3. Woody Allen

March 19, 1962

Young Men's Hebrew Association Presents 2nd Jazz Concert
woodyallen.jpeg On the bill were two well-established jazz groups"¦and a relatively unknown comedian, Woody Allen. It was the comedian who walked off with the honors for the evening.

Mr. Allen, who describes himself as "short and unloved," looks like a somewhat unkempt Wally Cox. A monologuist in the Mort Sahl style who ranges over almost every area except politics"¦he wandered off into what he apparently found to be more diverting topics"¦[for example] the problem of getting a divorce in New York ("The Ten Commandments say "˜Thou shalt not commit adultery,' but New York State says you have to").

Mr. Allen's quiet, underplayed style enabled him to get laughs with what might otherwise have been little more than casual remarks.

4. Barack Obama

February 6, 1990

First Black Elected to Head Harvard's Law Review
obama-harvard.jpgThe Harvard Law Review, generally considered the most prestigious in the country, elected the first black president in its 104-year history today. The job is considered the highest student position at Harvard Law School. The new president of the Review is Barack Obama, a 28-year-old graduate of Columbia University who spent four years heading a community development program for poor blacks on Chicago's South Side before enrolling in law school. His late father, Barack Obama, was a finance minister in Kenya and his mother, Ann Dunham, is an American anthropologist now doing fieldwork in Indonesia. Mr. Obama was born in Hawaii. "The fact that I've been elected shows a lot of progress," Mr. Obama said today in an interview. "It's encouraging."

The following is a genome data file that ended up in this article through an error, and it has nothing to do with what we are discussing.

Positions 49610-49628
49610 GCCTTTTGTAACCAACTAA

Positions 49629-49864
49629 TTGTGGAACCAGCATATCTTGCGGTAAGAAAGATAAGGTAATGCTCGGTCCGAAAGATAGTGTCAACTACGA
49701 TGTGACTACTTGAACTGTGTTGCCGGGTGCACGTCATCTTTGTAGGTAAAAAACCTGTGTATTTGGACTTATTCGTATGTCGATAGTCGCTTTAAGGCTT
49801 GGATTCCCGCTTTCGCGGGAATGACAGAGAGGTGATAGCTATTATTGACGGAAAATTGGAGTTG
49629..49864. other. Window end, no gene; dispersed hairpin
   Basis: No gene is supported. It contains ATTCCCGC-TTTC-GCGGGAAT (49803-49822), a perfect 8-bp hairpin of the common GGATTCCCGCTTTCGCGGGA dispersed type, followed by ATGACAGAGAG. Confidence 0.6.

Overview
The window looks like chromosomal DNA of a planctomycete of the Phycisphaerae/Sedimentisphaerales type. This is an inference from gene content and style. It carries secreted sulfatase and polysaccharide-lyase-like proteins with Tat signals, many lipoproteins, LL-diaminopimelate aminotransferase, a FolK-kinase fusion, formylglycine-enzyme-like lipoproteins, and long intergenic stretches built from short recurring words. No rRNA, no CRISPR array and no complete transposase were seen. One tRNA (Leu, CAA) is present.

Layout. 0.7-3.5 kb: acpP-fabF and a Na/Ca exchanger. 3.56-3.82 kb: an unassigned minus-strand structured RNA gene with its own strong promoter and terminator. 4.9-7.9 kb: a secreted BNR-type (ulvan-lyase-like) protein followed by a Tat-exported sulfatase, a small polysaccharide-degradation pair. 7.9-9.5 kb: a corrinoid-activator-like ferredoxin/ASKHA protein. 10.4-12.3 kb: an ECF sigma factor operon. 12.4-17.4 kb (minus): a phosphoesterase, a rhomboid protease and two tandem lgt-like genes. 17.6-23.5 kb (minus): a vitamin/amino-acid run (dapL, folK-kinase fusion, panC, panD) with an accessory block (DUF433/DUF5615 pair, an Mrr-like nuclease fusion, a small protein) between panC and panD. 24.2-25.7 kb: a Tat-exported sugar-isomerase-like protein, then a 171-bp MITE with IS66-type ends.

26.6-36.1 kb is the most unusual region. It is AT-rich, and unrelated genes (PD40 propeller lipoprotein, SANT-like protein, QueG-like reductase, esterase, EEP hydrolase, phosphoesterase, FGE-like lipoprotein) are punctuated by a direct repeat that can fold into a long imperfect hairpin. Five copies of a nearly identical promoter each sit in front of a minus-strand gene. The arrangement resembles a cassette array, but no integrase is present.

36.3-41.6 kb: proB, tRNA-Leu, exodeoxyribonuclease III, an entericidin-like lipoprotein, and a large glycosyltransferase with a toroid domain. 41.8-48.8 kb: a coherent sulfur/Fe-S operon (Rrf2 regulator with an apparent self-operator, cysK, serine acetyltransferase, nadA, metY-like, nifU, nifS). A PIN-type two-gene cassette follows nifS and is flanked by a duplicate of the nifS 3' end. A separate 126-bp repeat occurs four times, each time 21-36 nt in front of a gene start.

5. Jerry Seinfeld

March 30, 1979

Funny Finalists Stand Up For Laughs
seinfeld.jpg"The Big Laff Off," 40 stand-up comedians, some of them professionals only in the sense that they had had a few small club dates, most of them amateurs, some of them walk-on novices, performing over six nights in the last two weeks at the city's comedy cabarets, the Comic Strip, Catch a Rising Star, and the Improvisation.
* * * * *
The Comic Strip's regular master of ceremonies, Jerry Seinfeld, will be there Monday discussing the complexities of "those little hangers they have for socks" and how embarrassed he is when he has to go to Disneyland, "because all those movable dolls know more than me."

6. Times Square

March 23, 1904

Times Triangle, Times Square: New Names for Long Acre Square Suggested by a Reader of This Newspaper